Image source: Unsplash
When we talk about prostitution and sex work, we often fail to acknowledge the presence of men as well as non-binary individuals in the industry. The general discourse that surrounds issues of sexual exploitation or trafficking is usually limited to girls. In India teenagers and young gender variant men become gross human rights infringements, social stigma, out-casting, and face genuine obstructions to joining standard mainstream occupations.
This has prompted a condition where, in the absence of any other alternative, out of desperation, individuals undergo illicit and rough castration operations keeping their lives on the line. Anecdotal proof puts the number of deaths because of castration at half of those worked upon by Dai, quacks and “surgeons” with questionable credentials.
Others join different troops as Luanda dancers– the traditional dancing boys -and relocate to Bihar and Uttar Pradesh. With the cover of dancing they are forced into prostitution and face fierce viciousness. Their job alternatives as Hijra or as folk entertainers put them at grave danger of physical attacks and brutality, sexual badgering, sexual maltreatment and assault, rape and the dangers of HIV infection and even death. The UNDP report on ‘Launda dancers’ in 2007, explored how young boys performing as launda dancers in parts of Bihar and Uttar Pradesh were taken from poor families and hired to spice up entertainment during marriages in the Hindi heartland. These predominant effeminate men dressed in women’s attire come at cheaper prices as compared to the female dancers, and are known for their “Launda naach”.
Launda dancers getting ready for a performance | Source: Reuters
Some male prostitutes are a part of the sex work industry who come to large metropolitan cities and before taking up the work of a gigolo and earning money, they dabble between menial jobs in the big city. One such of a 27-year-old masseur turned male prostitute who throws light on the status of the male sex workers in big cities. The young man recounts his journey of coming to Mumbai from Gujarat and working as a tea stall vendor, then as a maalishwala (masseur) and before he knew it, he shifted to working as a full-time gigolo catering to high profile women to make Rs 5000-6000 per client, and getting up to 2 clients every day.
Traditionally accepted during celebrations, festivities and open services, these young men have never been perceived as vulnerable, powerless or in-danger. These children are not permitted the opportunities that their well-off peers have during that development stage. Unable to access schools or any chance of learning or using aptitudes, they do not have the opportunities for any gainful/productive employment to themselves. On top of this, these are individuals who are exploited at an age when they are hardly aware of their own sexuality. They are never given a chance to explore their sexuality, gender expression and self identity.
Source: Getty images
These young boys are powerless when their own family recommends prostitution and risky relocation to just support the family’s survival. Further with no understanding of which they are and their ability to express one self, these were individuals with low confidence and self esteem. They are unable to understand the full effect of their own exploitation by their friends, neighbours and families. They do not have the voice to go against the physical and sexual maltreatment. Sexual misuse of youngsters and youngsters has for quite some time been viewed as an issue in South Asia, yet it is frequently seen as being limited to young ladies. Thus, the prostitution of young men is little understood, in spite of its recognized presence in a few portions of South Asia including India.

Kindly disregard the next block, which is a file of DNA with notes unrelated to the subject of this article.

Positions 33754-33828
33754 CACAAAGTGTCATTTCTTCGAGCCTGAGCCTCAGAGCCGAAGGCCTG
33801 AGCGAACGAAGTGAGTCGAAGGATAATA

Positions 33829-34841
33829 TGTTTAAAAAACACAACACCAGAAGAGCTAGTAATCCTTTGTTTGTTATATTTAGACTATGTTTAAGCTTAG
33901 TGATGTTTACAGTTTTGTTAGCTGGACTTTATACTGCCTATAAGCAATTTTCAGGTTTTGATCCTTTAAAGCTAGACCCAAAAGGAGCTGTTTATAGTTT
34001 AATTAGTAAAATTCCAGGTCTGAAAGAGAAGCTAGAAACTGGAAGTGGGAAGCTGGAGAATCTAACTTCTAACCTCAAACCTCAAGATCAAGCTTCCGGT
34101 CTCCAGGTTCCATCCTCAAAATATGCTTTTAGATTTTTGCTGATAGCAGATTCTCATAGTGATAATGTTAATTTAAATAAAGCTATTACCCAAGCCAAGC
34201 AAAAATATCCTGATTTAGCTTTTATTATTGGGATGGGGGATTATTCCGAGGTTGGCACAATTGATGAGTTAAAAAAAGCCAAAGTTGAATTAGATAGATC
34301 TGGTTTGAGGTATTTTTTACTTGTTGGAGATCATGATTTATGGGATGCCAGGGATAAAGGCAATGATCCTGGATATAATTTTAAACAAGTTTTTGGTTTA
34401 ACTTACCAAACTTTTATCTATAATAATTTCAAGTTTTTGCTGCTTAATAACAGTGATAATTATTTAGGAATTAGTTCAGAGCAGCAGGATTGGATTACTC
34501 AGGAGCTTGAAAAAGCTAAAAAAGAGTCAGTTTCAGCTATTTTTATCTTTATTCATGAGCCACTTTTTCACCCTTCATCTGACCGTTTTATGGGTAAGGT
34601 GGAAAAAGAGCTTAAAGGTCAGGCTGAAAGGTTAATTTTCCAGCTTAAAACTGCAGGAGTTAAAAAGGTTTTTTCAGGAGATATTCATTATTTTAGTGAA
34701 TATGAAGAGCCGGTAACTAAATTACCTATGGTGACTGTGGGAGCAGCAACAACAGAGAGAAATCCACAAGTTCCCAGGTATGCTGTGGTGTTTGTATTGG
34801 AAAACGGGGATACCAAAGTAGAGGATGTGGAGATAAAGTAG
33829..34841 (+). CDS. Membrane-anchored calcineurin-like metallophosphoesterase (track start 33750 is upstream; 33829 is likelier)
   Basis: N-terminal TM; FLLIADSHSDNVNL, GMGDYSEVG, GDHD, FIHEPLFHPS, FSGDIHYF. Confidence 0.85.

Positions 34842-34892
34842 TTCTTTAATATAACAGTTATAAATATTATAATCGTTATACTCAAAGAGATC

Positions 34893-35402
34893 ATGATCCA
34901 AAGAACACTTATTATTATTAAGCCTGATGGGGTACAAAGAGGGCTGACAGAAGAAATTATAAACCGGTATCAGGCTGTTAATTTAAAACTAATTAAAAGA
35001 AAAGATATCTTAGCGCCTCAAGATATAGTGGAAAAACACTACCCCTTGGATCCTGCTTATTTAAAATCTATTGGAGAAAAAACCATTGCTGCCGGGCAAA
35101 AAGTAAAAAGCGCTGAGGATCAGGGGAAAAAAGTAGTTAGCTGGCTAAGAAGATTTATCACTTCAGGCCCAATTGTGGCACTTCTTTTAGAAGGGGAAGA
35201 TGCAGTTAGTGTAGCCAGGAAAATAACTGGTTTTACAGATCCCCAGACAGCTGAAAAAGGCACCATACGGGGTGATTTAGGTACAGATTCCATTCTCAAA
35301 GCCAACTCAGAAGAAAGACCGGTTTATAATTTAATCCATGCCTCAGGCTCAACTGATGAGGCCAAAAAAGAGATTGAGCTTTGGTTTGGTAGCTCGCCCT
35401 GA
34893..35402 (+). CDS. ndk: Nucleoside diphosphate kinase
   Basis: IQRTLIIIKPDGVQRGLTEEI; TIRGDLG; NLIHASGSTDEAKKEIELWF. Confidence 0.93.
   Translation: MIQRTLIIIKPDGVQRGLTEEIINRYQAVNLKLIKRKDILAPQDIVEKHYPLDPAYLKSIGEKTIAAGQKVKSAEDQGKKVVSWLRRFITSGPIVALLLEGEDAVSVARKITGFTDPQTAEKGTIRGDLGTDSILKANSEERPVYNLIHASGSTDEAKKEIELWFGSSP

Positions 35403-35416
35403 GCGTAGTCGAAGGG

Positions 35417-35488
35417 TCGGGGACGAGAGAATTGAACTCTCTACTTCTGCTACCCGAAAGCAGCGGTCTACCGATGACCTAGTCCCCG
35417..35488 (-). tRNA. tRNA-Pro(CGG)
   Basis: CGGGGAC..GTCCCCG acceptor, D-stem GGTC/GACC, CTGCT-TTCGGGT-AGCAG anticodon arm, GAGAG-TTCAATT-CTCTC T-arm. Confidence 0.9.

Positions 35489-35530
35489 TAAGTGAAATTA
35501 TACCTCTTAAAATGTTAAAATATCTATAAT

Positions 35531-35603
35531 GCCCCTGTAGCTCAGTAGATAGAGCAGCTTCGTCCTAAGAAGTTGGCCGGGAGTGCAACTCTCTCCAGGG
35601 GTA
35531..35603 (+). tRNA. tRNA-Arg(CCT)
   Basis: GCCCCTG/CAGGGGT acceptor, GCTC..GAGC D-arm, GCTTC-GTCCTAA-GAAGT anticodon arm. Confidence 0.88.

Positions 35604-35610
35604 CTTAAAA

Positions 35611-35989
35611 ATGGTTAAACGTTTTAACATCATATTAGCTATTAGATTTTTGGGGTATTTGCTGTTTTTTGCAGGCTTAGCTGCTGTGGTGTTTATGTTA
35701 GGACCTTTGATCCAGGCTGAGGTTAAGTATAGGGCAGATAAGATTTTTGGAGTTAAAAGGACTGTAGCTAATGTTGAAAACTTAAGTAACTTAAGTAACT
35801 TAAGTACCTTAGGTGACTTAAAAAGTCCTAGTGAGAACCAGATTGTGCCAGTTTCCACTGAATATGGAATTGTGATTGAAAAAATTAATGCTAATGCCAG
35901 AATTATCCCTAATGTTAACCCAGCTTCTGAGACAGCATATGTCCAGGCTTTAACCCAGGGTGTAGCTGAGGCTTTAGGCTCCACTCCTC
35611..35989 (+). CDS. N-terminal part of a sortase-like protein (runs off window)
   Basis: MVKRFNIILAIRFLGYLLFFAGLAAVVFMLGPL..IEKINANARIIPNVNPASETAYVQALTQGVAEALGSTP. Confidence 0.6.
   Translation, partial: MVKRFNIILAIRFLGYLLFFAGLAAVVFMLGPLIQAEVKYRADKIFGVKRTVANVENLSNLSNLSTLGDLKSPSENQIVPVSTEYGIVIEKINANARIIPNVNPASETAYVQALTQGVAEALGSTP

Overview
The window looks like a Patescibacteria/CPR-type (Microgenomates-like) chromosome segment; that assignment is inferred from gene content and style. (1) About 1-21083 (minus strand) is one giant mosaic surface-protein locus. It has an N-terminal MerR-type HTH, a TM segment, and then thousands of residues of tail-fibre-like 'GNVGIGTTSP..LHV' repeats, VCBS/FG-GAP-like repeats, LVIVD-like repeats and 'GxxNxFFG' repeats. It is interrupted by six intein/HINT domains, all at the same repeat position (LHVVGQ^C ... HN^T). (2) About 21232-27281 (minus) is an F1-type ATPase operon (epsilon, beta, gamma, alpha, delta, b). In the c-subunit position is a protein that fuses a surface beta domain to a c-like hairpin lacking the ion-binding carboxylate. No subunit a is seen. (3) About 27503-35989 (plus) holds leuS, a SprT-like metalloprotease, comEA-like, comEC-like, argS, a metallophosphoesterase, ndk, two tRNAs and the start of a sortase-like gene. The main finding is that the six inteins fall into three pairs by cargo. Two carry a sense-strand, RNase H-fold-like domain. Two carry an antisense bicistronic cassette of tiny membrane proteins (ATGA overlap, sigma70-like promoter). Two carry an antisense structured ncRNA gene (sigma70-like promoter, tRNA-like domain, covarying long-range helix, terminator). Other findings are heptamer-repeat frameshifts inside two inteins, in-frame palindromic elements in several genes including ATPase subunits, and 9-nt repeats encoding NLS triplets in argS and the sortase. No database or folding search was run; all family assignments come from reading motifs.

Today there is a need to develop more specific interventions to ensure the rights of the child. While the government claims in its constitution to uphold the rights of the child, often the policies only deal with the issues of the girl child. This is not to say that specific policies are not required to deal with the atrocities faced by the girl child, but to dismantle a patriarchy that systematically pushes away boys from being ‘victims’ of anything, we must bring young boys back into the system to ensure reform.
Young boys are constantly taught that it is bad to remain in touch with their feminine side. They are abused within the walls of their homes. There is no law or place of refuge for them to protect themselves from such heinous abuses. Thus, it is incumbent upon us to come together and help dismantle such a system that expects young boys to silently suffer in the dark. It is important that we approach the situation by acknowledging the sexual abuse of young males as widespread and equally horrific, that we talk to the young boys in our lives and teach them about the various aspects of good touch and bad touch get in contact with NGOs and Government agencies to introduce intervention tools/kits in local schools and actively engage with young children to talk about issues that make them uncomfortable and seek help.
A Study Report on Launda Dancers-DANCING BOYS: TRADITIONAL PROSTITUTION OF YOUNG MALES IN INDIA -SITUATIONAL ASSESSMENT REPORT ON ADOLESCENTS AND YOUNG BOYS VULNERABLE TO FORCED MIGRATION, TRAFFICKING AND SEXUAL EXPLOITATION IN INDIA March 2007 By Agniva Lahiri Sarika Kar Conducted by People Like Us (PLUS) Kolkata UNDP- TAHA Kolkata, India
Bodies for sale, by men too by Tejaswini Pagadala.